Appropriations Committee Chair Thomas Albert today led Michigan House approval of a comprehensive COVID-19 recovery plan to get kids back in classrooms, help struggling families and job providers, improve the state’s flawed vaccine distribution program, and bring oversight and accountability to the state’s pandemic response.
The $3.5 billion plan advances to the Senate for further consideration.
“This recovery plan must be done now, and it must be done right – because this is the most important issue currently facing Michigan,” said Albert, of Lowell. “House Republicans are taking decisive action to get kids back in school, help struggling families and job providers, and get vaccine distributed more quickly and efficiently. This is the best plan out there to help our state bounce back from COVID-19, and it provides accountability on what is spent in response to the administration’s past mismanagement of funds.”
Highlights of the House plan include:
Helping families: Families have been pushed to the brink by the governor’s COVID restrictions, which continue to be among the harshest in the nation. The House plan provides $510 million in Supplemental Nutrition Assistance Program funding, while other investments support meals for seniors, mental health, and substance abuse prevention and treatment. Families also are eligible for rent and utility assistance, and a deposit into the unemployment benefits trust fund helps ensure those laid off because of COVID restrictions will continue to receive the benefits they’ve been promised.
Helping kids: Many students in Michigan haven’t seen the inside of a classroom in nearly a year. The House plan provides $363 million statewide for districts committing to in-person instruction by Feb. 15, provides support through federal Title I dollars, and funds benchmark assessments to help determine where students stand after this tumultuous year. A voluntary K-8 summer school program would be funded with $135 million – plus $1,000 incentives for participating teachers, $250 incentives for participating staff, and up to $250 to help families cover associated costs such as transportation and tutoring. A high school credit recovery program would also be available.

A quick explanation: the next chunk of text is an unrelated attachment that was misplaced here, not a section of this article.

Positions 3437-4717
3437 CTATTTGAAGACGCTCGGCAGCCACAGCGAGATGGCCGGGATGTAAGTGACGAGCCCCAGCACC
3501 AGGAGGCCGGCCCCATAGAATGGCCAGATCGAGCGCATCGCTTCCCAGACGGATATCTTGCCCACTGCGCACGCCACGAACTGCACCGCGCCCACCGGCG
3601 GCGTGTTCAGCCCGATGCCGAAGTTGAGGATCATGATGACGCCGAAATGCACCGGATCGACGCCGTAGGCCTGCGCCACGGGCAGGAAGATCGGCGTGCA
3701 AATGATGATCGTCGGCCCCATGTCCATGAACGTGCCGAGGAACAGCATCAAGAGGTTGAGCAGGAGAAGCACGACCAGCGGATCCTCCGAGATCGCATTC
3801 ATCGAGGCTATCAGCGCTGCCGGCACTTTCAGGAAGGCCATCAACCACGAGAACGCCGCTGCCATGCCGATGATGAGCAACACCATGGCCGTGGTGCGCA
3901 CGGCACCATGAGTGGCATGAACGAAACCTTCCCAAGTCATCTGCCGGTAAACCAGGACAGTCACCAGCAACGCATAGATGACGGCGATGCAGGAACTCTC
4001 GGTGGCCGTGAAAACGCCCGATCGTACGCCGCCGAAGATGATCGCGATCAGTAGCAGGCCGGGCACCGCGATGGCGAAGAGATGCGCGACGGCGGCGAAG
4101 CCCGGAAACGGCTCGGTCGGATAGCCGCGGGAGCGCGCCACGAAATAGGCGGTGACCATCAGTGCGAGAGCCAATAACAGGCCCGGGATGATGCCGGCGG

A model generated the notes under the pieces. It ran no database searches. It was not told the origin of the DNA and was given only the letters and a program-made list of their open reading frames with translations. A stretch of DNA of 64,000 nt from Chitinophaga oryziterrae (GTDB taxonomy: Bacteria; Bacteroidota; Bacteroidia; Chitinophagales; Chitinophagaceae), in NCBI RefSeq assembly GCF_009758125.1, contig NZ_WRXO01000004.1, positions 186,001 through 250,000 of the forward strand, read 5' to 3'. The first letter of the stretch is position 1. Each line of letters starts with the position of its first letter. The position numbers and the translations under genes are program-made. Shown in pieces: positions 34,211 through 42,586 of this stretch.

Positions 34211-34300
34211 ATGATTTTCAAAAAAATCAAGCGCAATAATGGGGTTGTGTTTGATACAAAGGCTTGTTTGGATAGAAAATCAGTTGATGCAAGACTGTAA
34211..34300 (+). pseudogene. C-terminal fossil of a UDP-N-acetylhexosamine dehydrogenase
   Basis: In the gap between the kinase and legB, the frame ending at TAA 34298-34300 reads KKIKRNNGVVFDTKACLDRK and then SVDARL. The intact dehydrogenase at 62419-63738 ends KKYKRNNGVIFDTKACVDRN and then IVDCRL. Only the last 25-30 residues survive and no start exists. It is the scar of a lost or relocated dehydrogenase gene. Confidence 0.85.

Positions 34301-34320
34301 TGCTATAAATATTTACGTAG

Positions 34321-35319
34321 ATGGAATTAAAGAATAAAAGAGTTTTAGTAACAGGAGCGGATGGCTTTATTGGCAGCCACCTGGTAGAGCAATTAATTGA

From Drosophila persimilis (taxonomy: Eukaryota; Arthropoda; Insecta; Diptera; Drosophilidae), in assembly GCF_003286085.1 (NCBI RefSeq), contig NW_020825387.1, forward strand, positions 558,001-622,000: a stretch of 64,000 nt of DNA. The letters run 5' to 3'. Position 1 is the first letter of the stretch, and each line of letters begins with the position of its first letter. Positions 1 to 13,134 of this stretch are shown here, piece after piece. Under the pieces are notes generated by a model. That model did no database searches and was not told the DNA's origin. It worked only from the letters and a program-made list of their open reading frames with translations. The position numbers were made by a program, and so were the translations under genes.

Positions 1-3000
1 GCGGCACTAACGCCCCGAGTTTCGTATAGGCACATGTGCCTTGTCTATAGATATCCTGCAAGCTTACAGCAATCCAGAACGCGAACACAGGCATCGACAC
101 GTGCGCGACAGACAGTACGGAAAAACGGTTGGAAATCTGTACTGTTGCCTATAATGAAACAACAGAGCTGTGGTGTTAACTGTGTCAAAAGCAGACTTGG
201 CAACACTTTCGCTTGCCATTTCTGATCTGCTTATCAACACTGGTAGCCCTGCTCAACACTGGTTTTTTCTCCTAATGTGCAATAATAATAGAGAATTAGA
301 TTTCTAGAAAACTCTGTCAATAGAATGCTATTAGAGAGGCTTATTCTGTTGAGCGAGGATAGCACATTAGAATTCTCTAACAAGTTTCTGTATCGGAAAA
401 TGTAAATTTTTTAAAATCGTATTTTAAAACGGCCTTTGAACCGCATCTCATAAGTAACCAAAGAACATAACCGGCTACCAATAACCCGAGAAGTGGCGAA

Helping job providers: Restaurants and other small businesses – along with the workers who depend on them — are fighting for economic survival. The House plan supports businesses restricted by the governor’s COVID orders with a $415 million grant program, including reimbursement of liquor and health inspection fees. The package also includes support for property tax relief, and help for afflicted job providers who pay into the unemployment benefits system.
Fighting the virus: Additional resources for vaccine distribution and COVID testing would be allocated quarterly as needed – rather than all at once — to allow more legislative review of the process and ensure funds aren’t squandered. The Legislature approved more than $50 million for vaccine distribution in December. This new plan provides an additional initial investment of $22 million for vaccine distribution, and $144 million for COVID testing. Other resources will be held in reserve for when they are needed.
The plan does not include money for items the governor proposed – such as Capitol metal detectors and corporate giveaways for new job creation – because those issues aren’t related to COVID.
“On the same day the governor creates another bureaucratic advisory council to start talking about student recovery, the House takes real action and approves the resources to get kids back into school quickly – including summer school for those who want it,” Albert said. “The governor’s plan focuses on giveaways to big corporations, while ours is laser-focused on helping families and small family businesses survive. Her plan grows government – ours makes smart investments. Let’s come together, get this done, and provide the people of Michigan with some much-needed hope for a brighter future. I am hopeful the governor will stop focusing on politics and her power struggle, and start focusing on the Michigan families who need help.”
“One of the Legislature’s main missions is oversight of how taxpayer money is spent. Moving to a quarterly system for reviewing and approving budgets will help us fulfill that mission. This change ensures more accountability, efficiency and transparency by building it right into the system four times a year through legislative review. It will help us ensure, on behalf of Michigan taxpayers, that their money is spent as intended.
Rep. Thomas Albert, chair of the House Appropriations Committee, today unveiled a broad $13 billion plan to continue supporting Michigan families, children and communities struggling with the COVID-19 pandemic — while planning for challenges ahead and making government more accountable.